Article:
- By industry, for the first time since December 2013, employees in the wholesale and retail sector received the highest average wage gains (2.5%) in a single agreement between the Automobile Industry Employers' Association Inc. and its 900 employees.
- Major agreements reached in July had an average duration of 58.8 months, almost 20 months longer than the average duration (39.1 months) these same parties had negotiated previously.
- On average, public-sector agreements were longer (63.5 months) than those concluded in the private sector (36.0 months). The agreement with the longest term (96 months) was settled between the City of Quebec and its 1,870 municipal employees.
- Agreements in the public administration had the longest average duration (73.9 months) amongst industries.
No major working condition of interest was noticed by the Labour Program in July.
Major work stoppages
- In July, four majorFootnote 6 work stoppages, involving 45,649 employees, resulted in 28,220 person-days-not-worked (PDNW). PDNW decreased by nearly 95% from June during which only two stoppages, involving 44,050 employees, were recorded.
- Since the beginning of this year, eight major work stoppages have been recorded in the public sector and two in the private sector. These 10 work stoppages have resulted in 603,640 PDNW, which is lower than the 837,280 PDNW recorded in 19 work stoppages over the same period last year. Although the number of work stoppages dropped significantly from last year, this could not be fully reflected in the reduction of PDNW since 2014-wage-stoppages involved more employees and recorded longer duration.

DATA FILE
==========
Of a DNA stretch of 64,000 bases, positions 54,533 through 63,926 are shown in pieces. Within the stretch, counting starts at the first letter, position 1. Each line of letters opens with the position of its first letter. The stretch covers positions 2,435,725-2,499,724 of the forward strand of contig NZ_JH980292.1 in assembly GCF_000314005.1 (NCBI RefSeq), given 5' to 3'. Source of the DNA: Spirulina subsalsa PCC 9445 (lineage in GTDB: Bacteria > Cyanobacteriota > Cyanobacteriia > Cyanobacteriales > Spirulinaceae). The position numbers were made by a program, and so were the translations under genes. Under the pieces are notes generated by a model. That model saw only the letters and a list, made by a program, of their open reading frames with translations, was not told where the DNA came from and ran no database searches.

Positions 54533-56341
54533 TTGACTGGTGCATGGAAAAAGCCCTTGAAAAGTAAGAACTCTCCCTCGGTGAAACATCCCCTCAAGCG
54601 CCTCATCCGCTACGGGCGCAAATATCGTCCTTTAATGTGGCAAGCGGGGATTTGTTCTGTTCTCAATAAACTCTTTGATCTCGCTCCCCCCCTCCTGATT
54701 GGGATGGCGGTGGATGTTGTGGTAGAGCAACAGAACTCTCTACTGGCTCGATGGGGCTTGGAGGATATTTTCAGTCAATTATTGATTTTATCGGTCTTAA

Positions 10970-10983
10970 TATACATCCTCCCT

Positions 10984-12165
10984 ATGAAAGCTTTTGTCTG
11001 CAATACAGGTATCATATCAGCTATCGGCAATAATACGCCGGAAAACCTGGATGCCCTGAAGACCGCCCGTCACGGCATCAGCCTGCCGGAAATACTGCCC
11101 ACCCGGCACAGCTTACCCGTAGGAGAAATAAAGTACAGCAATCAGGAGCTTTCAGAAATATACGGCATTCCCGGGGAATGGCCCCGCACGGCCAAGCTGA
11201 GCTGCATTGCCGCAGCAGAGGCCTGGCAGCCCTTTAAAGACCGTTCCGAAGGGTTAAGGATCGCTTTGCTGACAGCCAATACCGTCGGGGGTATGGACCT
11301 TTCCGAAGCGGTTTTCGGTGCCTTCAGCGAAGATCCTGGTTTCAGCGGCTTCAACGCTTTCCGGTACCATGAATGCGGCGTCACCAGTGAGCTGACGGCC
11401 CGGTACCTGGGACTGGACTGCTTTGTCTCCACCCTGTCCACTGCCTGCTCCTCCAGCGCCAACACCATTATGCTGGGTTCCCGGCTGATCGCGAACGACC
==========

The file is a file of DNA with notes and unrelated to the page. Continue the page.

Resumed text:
Student employment in government received attention in a recent report by The Canadian Centre for Policy Alternatives. The report, titled Help Not Wanted, highlights that summer and non-summer hiring of students in the federal public service has declined by nearly a third (36%) and a fifth (23%), respectively since 2009. The report suggests that the government should be expanding, not reducing, the number of student-placements in the public service to address elevated levels of youth-unemployment in Canada.
The Institute for the Study of Labor released a discussion paper, titled Spillover Effects of Unionisation on Non-members' Well-being. The paper examines the extent to which unionization has a spillover effect on employee well-being. By comparing non-members in union and non-union workplaces, the paper emphasizes that unionization has a spillover effect that lowers non-members' job satisfaction.
In its July TD Economics Series, TD Bank highlighted that Canada's higher employment rate appeared to have less to do with cyclical developments and more to do with longer-term structural trends. TD's study, titled Canada's Job Market No Longer Leading America's (published on July 14, 2014), indicates that Canada has a higher share of people working than the United States (US), and particularly, female labour force participation has been higher in Canada than in the US for the past 15 years.
For more information, please contact the Workplace Information and Research Division or call us at 1 877 259 8828.
Note: This bulletin is based on July 2014 data/information, which was collected as of .
- Footnote 1
All data reported in this bulletin relates to major collective agreements covering 500 or more employees across Canada.
- Footnote 2
The base wage rate is the lowest paid classification used for qualified employees in the bargaining unit.
- Footnote 3
The wage adjustment averages are employee-weighted.
- Footnote 4
Any discrepancy between this figure and the one reported on the last bulletin is due to the fact that new information became available after the bulletin had been in production.
- Footnote 5
Statistics Canada, The Daily.
- Footnote 6
Major work stoppages involve 500 employees or more.